Hitting the Silk: The Caterpillar Club

Named for the silkworm caterpillar, which produced the silk originally used to make parachutes, the club encapsulates the precariousness of its member’s experiences with its motto: “Life depends on a silken thread.” 

Top Photo: Bombardier Captain Harold Romm’s membership card with Stalag Luft III censor marks on the reverse. Gift in Memory of Harold Room, 2019.209.011

During World War II, thousands of Americans reluctantly became members of the exclusive “Caterpillar Club.” The qualifications were simple: Was a parachute used to save your life? You’re in! 

Those admitted into the Caterpillar Club had had their lives literally swinging in the balance, using parachutes after bailing out of disabled aircraft. Named for the silkworm caterpillar, which produced the silk originally used to make parachutes, the club encapsulates the precariousness of its member’s experiences with its motto: “Life depends on a silken thread.” 

The largest parachute producer, Irving (or Irvin) Air Chute Company, had factories all over the world by 1933. Founder Leslie Irvin was a Hollywood stuntman and developer of the modern parachute. By 1939, 45 foreign countries were using Irving silk chutes, including Germany. While Irving remained the largest supplier, Switlik Parachute Company based in New Jersey received five Army-Navy “E” Awards for excellence in production in supplying the military with thousands of parachutes weekly during the war. Beginning in 1940, producers began to use DuPont nylon as an alternative to silk, which had largely been sourced from Japan. Nearly 3,000 workers at Pioneer Parachute Company, which evolved from a domestic silk mill in Manchester, New Hampshire, turned out 300 parachutes a day during peak wartime production.

While aircrews were forced to bail out all over the world during the war, operationally, the highest percentage of forced parachute descents took place in Europe; large numbers of them were successful. The air war and aerial bombardment of German-occupied Europe resulted in record numbers of airmen forced to bail out of airplanes, many into enemy territory. The SchweinfurtRegensburg mission on August 17, 1943, resulted in more than 250 Americans being taken prisoner after 60 of the 376 bombers were shot down by flak or fighters or were lost due to malfunction. Often, it was a combination of the three, and most disabled aircraft went down ablaze, filled with fuel, oil, and explosives. Collisions and explosions were common. Aircrews did not willingly jump from planes: bailout was one’s last chance for survival.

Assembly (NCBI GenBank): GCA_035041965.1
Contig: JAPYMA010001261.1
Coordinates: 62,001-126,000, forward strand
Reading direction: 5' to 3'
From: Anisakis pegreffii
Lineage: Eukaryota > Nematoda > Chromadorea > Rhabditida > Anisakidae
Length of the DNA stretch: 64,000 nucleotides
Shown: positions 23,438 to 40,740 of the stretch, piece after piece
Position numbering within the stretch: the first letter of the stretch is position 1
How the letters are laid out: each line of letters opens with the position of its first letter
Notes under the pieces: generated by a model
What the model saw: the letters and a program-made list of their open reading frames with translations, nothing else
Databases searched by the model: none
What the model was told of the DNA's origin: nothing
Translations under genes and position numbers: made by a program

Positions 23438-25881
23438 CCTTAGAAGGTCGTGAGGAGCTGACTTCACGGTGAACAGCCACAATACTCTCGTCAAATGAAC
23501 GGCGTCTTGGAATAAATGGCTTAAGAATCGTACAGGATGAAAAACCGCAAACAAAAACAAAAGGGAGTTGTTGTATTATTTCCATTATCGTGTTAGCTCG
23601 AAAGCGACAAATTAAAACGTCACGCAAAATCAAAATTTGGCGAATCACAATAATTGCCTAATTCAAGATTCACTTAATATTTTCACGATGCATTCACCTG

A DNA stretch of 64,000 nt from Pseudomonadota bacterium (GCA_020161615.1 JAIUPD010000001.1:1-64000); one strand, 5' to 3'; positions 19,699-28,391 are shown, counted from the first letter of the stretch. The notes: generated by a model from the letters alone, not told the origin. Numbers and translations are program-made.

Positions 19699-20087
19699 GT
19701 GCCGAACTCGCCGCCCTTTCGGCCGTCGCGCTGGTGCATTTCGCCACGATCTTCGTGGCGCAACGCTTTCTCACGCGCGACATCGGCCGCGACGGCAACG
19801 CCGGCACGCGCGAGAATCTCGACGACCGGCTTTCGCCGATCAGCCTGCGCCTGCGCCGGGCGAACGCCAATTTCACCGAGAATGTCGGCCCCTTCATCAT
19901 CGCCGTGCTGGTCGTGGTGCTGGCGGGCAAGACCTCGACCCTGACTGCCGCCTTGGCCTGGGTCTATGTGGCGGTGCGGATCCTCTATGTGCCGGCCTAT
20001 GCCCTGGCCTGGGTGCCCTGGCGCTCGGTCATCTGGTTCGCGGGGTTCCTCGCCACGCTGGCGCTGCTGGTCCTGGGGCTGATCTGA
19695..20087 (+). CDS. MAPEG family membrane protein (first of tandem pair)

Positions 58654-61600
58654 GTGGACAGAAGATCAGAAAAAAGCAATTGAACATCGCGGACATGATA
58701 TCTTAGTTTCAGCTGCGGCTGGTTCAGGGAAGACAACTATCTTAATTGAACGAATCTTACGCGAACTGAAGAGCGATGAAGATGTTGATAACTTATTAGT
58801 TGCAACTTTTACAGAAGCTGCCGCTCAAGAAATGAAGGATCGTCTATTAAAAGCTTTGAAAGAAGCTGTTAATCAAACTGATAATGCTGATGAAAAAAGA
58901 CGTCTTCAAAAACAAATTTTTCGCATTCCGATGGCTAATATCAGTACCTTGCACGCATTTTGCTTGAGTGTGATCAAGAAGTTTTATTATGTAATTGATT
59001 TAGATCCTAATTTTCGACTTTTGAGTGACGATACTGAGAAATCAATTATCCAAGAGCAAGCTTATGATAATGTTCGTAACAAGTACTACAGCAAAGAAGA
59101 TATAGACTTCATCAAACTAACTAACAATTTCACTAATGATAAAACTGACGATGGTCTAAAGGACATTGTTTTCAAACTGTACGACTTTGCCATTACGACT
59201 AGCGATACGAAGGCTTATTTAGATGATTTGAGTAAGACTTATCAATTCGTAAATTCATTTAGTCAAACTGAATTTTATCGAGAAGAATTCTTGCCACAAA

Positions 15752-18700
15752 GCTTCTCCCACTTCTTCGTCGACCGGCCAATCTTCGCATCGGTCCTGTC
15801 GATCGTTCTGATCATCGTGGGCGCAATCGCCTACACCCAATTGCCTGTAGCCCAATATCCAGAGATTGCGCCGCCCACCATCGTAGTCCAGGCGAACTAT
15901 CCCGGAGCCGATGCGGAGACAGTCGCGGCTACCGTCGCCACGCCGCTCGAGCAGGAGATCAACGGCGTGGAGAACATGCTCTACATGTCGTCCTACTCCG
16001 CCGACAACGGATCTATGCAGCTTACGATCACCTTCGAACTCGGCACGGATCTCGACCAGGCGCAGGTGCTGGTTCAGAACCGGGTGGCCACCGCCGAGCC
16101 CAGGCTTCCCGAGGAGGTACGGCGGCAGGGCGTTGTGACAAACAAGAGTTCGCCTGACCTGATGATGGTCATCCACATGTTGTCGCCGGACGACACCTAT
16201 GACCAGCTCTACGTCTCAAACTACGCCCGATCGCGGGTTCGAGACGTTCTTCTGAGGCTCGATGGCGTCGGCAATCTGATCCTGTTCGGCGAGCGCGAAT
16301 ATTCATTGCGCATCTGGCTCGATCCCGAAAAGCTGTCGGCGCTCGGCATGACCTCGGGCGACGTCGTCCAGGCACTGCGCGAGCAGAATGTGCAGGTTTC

Bailout was often the most traumatic moment in an airman’s career, whether on the first mission or the last. Physically, it was jarring; 445th Bombardment Group pilot Lieutenant Jim Baynham likened it to “flipping a towel really hard and you were on the end of it.” Unlike paratroopers, who were mission-driven and trained to jump from aircraft, for aircrews, bailing out was undesired and unrehearsed. In 1943 and 1944, members of the 8th Air Force received minimal instruction on how to use a parachute. This part of the training was limited to a one-hour talk on the basic functions of a parachute. Depending on the circumstances, these sessions might also be accompanied by a lecture on evasion, sometimes delivered by one of the few who managed to make it out of enemy-controlled territory and back to base. However, these guest lectures were not universally conducted. Thinking and talking about these outcomes were not “palatable.” Sergeant William Livingstone, a 100th Bombardment Group gunner, recalled that when asked if they would get a practice jump, his instructor remarked, “You have to do it perfectly the first time.”

In the actual event of a bailout, crews often had only moments to ready themselves for the inevitable. In some instances, men were oxygen deprived and half conscious. Some were paralyzed with fear at the thought of bailout or were too traumatized by their circumstances that they were stuck in place, unable to move. If they were lucky, they were coaxed or pushed out into the sky by fellow crewmembers. Getting close enough to the hatch often provided enough force to be pulled out by the slipstream. But other crews were blown out of the sky and in an instant were jettisoned from their ravaged aircraft. If they were wearing their parachutes and were conscious enough to pull the ripcord, they might survive. Staff Sergeant Norman Bussel, a 447th Bombardment Group radio operator, recalled hanging in the thick white mist of the clouds and thinking, “You’re dead. You’re absolutely dead.” Like Bussel, most downed airmen remembered the absolute silence of their bailout. After missions marked by cacophony and chaos, floating in the parachute was devoid of noise. Lieutenant Oscar Richard III of the 384th Bombardment Group wrote, “In contrast to the ear-splitting vibration of a dying four-engine bomber, it was eerily quiet.”